Sumika knows Takeru the best, but she is uncertain of herself and even less certain on Takeru. Her days with him in the Extraverse are happiness filled nonsense without a motion towards realization of her feelings and dreams until Meiya steps into the play. Yet she is certain of one thing; Takeru loves her sincerely, and despite the routes and everything involved, this is true. You can see his true emotions during Sumika’s and Meiya’s Extra route, and especially in Unlimited where he reminisces on Sumika and is happy that Sumika, as far as he knows it, does not exist the universe where the BETA exist. But Aalt, in Unlimited he automatically ends with Meiya or the other girls? How can he really root for ‘mika if he shags somebody else? Things change. Takeru was in an unknown world alone with versions of people he knew, and spend time with these people. He forged a new bond from his old ones. The time and place opened new doors for the others, where this one person was suddenly dropped into their lives. Takeru realized that he had to move on and live on what he had in his hands now, much like Takayuki did in the end of Kimi ga Nozomu Eien. Here’s a general rule for any romantic relationships; be in contact with physical presence. Sumika wasn’t there, and so he moved on. Life is harsh and in motion. Time does not wait.

I agree that Sumika was selfish in her wish, but she can’t be held in full account for what happened to Takeru. We can play with straw man arguments as much as we want about Takeru suffering from Stockholm’s syndrome or whatnot as long as we are willing to see that ultimately nobody is to blame, much like in Kimi ga Nozomu Eien. Actually, how could he even suffer from Stockholm’s syndrome when he had no idea what kept him in Altverse? It’s also largely disrespectful against all the other routes and girls, as it would also imply that he ends up with each of them just because he is trying to find a way out rather than sincerely living his life as it is now. Even as Takeru is in Unlimited, he isn’t a weak person and accepts his fate to live in a world that isn’t his. The events that played out were not dependant on one or the other, and it wasn’t Sumika’s choice to go through the experience. I am positive that if Takeru was asked if he would go through Hell time and time again in order to Save in the Name of True Love, he would agree with a nervous Yes. In the end of Alternative, he barely is what he was in the beginning of each of the major chapters. He grows and adapts, changes and takes responsibility not only for his own actions, but for what he chooses not to do. He has a clear goal and responsibility of carrying all the consequences of his own desires. Yet, he is a normal teenager, fearful and self-doubting. Then, a miracle he never wishes to be true happened and Sumika, the 00-Unit, stood before him.

00unit2

Feels wrong to see her eyes so lifeless

The 00-Unit arc, which can be seen as the True Route in Visual Novel terms, shows how Takeru has changed and how Sumika’s existence has an immense impact on him. No, even before that. Back in the Extra-Branch he saw Sumika’s accident and her losing all of her memories of him. He saw the one person he could always rely on to be there and the one he would always think of in the a [remove one article] place where neither of them ever wanted to be in. Sumika has always brought out the best in Takeru whenever necessary and that goes the other way around as well. What Takeru did for the 00-Unit was a selfish act from him. This is a complex issue, but I’ll put it like this; As long as there is a possibility to love and be with Sumika, Takeru will choose her. When she doesn’t exist, he lives a life without her because he has to.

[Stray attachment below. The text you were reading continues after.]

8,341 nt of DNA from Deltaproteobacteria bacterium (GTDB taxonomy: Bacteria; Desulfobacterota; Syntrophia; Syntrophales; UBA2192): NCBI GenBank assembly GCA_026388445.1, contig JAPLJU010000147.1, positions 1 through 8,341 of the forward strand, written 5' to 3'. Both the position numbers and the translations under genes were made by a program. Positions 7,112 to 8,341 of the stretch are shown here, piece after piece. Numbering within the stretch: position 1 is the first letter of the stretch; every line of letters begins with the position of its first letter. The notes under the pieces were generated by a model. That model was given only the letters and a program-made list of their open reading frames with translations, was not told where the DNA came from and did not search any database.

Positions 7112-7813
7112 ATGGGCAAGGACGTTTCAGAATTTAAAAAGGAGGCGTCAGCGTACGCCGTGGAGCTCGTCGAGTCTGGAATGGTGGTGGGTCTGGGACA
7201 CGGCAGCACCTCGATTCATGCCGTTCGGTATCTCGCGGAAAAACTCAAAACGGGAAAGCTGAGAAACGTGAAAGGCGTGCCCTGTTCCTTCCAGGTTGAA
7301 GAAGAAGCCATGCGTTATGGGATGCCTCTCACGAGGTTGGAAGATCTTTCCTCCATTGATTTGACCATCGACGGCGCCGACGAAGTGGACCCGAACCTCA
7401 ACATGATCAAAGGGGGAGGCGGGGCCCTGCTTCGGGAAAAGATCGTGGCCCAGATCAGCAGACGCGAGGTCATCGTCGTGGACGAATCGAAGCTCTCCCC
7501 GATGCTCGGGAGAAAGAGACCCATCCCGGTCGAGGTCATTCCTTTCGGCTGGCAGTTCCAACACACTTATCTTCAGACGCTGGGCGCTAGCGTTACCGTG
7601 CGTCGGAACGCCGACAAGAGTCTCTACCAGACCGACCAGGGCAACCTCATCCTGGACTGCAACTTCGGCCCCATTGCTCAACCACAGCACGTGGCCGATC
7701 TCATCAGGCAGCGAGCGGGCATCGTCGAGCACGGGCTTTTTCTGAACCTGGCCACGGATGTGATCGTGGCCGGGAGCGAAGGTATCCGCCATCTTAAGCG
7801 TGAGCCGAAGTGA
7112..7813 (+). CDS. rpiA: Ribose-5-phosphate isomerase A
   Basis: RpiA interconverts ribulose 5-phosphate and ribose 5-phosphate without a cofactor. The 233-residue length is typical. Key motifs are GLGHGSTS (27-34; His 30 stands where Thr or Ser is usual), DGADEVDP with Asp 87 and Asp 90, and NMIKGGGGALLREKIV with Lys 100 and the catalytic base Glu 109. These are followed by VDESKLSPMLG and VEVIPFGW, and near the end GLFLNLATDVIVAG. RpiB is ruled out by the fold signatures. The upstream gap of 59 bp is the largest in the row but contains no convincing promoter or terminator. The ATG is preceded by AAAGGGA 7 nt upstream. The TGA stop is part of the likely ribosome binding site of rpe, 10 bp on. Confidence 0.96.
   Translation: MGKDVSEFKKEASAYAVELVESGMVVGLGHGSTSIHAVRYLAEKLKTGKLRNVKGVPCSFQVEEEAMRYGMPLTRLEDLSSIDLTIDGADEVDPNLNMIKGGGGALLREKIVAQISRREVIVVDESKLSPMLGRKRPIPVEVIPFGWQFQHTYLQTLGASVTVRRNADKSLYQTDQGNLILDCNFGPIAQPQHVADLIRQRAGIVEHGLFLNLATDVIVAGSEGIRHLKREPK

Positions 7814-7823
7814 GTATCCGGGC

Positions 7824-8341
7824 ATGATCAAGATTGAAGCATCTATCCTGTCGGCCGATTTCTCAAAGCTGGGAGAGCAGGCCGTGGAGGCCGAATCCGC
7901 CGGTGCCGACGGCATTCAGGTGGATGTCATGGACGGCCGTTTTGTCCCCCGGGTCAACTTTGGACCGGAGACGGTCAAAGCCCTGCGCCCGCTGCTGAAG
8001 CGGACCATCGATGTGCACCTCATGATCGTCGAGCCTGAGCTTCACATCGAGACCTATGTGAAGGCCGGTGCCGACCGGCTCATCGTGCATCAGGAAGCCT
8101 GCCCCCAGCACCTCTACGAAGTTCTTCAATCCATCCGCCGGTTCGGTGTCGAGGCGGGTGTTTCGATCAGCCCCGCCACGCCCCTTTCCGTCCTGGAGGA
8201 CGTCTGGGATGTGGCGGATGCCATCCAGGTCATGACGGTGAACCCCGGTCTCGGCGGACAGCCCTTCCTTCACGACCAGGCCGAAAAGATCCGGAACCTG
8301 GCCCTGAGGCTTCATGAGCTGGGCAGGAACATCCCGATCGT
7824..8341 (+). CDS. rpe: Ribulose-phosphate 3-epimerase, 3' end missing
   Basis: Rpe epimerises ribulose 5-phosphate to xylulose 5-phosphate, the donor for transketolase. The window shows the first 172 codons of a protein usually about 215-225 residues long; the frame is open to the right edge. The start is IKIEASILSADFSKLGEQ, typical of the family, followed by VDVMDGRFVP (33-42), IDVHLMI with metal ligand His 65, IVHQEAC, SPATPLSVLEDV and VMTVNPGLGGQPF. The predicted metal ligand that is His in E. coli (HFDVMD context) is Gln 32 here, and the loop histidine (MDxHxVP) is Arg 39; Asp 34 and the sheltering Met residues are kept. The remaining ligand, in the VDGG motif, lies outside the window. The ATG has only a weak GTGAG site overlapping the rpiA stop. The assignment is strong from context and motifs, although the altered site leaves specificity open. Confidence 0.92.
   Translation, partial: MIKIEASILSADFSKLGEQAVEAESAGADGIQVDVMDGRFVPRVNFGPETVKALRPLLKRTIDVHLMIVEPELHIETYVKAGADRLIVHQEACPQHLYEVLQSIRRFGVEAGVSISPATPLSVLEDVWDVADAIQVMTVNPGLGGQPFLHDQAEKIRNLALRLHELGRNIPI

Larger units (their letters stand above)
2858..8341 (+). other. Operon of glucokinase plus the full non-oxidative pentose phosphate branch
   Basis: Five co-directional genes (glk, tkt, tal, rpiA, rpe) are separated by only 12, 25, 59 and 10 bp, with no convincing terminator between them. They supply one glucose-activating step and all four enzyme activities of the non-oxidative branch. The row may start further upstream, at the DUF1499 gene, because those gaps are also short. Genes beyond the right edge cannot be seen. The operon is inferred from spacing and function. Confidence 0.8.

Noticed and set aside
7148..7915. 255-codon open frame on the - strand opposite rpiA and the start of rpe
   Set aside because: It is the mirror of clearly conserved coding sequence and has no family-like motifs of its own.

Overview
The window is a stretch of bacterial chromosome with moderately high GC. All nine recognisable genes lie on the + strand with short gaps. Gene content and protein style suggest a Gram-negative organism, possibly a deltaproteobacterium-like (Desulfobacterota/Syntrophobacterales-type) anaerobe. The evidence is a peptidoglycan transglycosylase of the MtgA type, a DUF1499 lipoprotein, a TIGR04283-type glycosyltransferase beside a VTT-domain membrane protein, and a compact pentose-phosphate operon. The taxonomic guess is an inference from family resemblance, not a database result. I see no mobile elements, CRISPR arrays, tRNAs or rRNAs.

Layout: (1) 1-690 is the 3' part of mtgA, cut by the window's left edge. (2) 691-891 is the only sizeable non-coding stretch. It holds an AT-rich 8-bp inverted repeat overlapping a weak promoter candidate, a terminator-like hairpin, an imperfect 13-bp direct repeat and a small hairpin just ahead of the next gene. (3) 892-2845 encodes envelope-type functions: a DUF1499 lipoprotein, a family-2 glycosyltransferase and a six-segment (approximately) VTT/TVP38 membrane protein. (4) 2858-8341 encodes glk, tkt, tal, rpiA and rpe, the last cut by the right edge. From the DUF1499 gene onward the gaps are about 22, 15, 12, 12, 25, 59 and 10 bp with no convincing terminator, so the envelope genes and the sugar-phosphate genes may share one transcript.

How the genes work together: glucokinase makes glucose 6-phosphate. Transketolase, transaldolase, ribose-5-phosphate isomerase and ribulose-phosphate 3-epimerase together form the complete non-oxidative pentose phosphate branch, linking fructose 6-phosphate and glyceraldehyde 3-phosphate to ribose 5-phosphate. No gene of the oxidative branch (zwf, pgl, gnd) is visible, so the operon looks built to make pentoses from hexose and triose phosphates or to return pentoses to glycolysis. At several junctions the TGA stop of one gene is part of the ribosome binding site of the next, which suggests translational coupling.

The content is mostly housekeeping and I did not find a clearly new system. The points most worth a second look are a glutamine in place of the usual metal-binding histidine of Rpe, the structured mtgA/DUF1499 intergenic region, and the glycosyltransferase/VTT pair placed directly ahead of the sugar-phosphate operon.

Sumika, as the person who has all the answers and keys both Takeru and Yuuko were looking for, is devastated as the 00-Unit. Her wish may have been the one that brought Takeru back to her and had him go through living hell again and again, but I dare anyone to say that if Takeru had known he hadn’t gone through all that. Ultimately, she tried to take responsibility on what had transpired and make sure that Takeru would not go through any more suffering. Much like too many people, she didn’t confront Takeru face to face with the issues. What she did was something we all have done to someone else. Something we all are most likely going to repeat in the future. But Sumika’s a person with little life experience, and she went through her own hell as well. Normally I wouldn’t give anyone or any character a break, but seeing that Sumika wasn’t all that healthy, I’m willing to let it go. Fortunately, the Takeru she knew wasn’t alive anymore, as the one in front of her had grown, and this Takeru decided to do something he should have done a long time ago. Take Sumika and give all of him to her in return in both body and spirit.

The reason I love Muv-Luv are the main characters. I admit that I don’t give cents about the sides stories and I find The Day After rather pretentious with how its presented. No, that’s not it. I’m just mad at myself about a lot of things. Far too many things. What Sumika did was because she was scared. She pushed someone she loved from the bottom of her heart away because she thought it was for the best, because she was afraid how Takeru would see her after what had been done to her and what she now was. I assure you, dear reader, that without Takeru forcing himself through her defenses, the end result of Operation Ouka would have been very different and not for the better. In the end, what she did was not directly her own direct choice, Sumika did try to carry the weight of her deed, and she did it with the help from Takeru.

The thing I’m trying to say in a very convoluted way is that love in Muv-Luv, and in Kimi ga Nozomu Eien as well, is portrayed as a rather raw emotion. It is not fantastical, unrequited or fairy tail pure.

You know what? I’ll take a break from the characters and I’ll write about the TSFs in the next Muv-Luv entry before Total Eclipse.

While waiting for that, eat a marimo for breakfast
While waiting for that, eat a marimo for breakfast